Obama accused of politically motivated drone attacks

Jim Kouri by Jim Kouri on June 11th, 2012

This is article 165 of 304 in the topic US Military

On Sunday, Pakistan‘s Prime Minister Yousuf Raza Gilani accused Obama of ordering unmanned aerial vehicle, or drone, strikes in his country to boost his political image, according to an Israeli security source who monitors Islamic nations.

More than a few political commentators and counterterrorism analysts on Sunday morning’s television news shows spoke of President Barack Obama’s abysmal week dealing with a lethargic economy, accusations of intelligence leaks and misstatements that provided ammunition for his opponents. But the criticisms didn’t end there. Prime Minister Gilani’s stated that Barack Obama is “using drone strikes in Pakistani tribal regions for political motives.”

The Prime Minister’s verbal assault came a day after President Obama allegedly ordered a “sharp increase” in drone strikes in Pakistan’s tribal areas aimed at killing members of al-Qaeda and the Taliban.

“The United States is into the election year and Obama’s decision has been aimed at gaining political mileage,” Pakistani Prime Minister said during a press conference.

The U.S. officials were quoted as responding that Obama’s decision to increase drone attacks reflected the “mounting U.S. frustration with Pakistan over a growing list of disputes.”

But Gilani said that dialogue is going on with the United States regarding a supply line issue in light of the recommendations of the Parliamentary Committee on National Security, which continues to demand an apology from the United States over the killing of 24 soldiers in November during a drone strike.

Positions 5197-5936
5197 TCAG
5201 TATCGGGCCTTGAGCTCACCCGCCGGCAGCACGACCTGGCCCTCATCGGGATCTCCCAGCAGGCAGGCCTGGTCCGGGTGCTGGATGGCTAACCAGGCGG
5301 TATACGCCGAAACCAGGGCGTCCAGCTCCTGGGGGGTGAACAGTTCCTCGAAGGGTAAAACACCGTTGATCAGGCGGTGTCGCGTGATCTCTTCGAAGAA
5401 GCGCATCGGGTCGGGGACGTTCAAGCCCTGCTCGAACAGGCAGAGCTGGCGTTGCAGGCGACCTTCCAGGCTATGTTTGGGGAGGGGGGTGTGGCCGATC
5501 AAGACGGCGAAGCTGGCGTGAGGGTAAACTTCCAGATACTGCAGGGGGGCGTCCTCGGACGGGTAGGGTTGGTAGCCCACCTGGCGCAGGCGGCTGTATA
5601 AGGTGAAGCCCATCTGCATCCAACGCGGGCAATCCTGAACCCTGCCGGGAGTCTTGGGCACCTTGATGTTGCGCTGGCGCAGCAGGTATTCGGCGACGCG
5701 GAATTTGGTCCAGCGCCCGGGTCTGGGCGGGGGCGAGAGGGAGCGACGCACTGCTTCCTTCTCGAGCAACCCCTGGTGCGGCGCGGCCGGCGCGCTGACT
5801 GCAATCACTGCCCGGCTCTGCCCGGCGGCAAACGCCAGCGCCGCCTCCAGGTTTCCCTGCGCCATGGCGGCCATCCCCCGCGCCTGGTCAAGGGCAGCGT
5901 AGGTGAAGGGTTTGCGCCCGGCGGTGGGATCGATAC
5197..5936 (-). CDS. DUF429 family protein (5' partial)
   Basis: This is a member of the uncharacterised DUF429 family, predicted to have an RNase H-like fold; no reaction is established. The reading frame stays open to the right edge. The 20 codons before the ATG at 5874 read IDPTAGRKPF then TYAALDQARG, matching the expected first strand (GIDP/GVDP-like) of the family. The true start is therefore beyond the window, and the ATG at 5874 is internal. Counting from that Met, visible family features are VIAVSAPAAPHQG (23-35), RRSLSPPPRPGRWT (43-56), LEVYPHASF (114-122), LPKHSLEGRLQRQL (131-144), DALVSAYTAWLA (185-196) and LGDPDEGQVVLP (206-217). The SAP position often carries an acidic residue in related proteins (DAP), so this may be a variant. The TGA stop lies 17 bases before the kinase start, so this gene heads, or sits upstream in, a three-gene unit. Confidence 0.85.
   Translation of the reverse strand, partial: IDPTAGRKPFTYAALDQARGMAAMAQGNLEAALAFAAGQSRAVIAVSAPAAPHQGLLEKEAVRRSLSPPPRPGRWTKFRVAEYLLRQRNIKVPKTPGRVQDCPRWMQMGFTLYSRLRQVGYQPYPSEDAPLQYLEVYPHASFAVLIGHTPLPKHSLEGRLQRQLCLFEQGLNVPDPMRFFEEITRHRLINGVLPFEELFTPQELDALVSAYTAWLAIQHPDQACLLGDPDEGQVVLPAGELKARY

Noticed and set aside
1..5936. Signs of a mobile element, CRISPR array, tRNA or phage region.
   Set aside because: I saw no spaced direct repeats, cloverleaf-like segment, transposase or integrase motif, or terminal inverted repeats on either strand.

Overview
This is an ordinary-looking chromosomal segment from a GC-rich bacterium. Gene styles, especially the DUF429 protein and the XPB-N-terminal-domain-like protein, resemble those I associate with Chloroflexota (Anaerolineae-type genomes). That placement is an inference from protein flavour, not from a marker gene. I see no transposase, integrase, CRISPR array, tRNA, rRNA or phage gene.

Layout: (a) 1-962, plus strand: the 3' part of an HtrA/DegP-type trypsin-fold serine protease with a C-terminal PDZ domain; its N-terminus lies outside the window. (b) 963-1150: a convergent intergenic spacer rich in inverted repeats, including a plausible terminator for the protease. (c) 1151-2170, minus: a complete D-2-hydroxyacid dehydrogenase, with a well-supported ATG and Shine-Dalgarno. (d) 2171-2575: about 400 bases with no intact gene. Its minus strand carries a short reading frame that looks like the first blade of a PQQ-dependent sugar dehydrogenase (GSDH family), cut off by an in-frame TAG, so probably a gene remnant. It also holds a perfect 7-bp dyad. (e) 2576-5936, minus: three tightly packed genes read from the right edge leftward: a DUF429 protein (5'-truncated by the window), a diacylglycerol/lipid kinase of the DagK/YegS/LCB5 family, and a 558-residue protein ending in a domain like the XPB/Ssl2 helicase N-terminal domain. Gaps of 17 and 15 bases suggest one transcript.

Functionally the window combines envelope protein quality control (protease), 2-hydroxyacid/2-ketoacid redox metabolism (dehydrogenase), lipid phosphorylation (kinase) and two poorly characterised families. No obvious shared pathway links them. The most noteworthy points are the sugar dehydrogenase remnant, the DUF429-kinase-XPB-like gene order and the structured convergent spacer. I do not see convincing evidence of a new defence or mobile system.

“The Pakistanis want what Obama gives to others at the drop of a hat — an apology. But the problem is Obama usually apologizes for the actions of other people and the past [Bush] administration. He apologizes on behalf of the American people or for American policies from previous administrations. Have you ever heard him apologize for something he did or he ordered done?” asks political strategist Mike Baker.

“Who is the more moral person? A man like Bush who believes in using military force? Or a man like Obama, who is against the use of military force — unless he lied all those years — but uses it to score political points so he can continue his true agenda? Which is the fundamental transformation of America,” Baker noted.

On Thursday, the U.S. Defense Secretary Leon Panetta stated in Kabul that the United States was running out of patience with Pakistan. He alleged that the country was being used as a safe haven by terrorists from neighboring Afghanistan.

A day earlier he had stated in during his visit to India that the U.S. military will continue drone strikes in Pakistan’s tribal regions.

Pakistan quickly rejected Panetta’s statements and said that he was “oversimplifying some of the very complex issues we are dealing with in our efforts against extremism and terrorism.”

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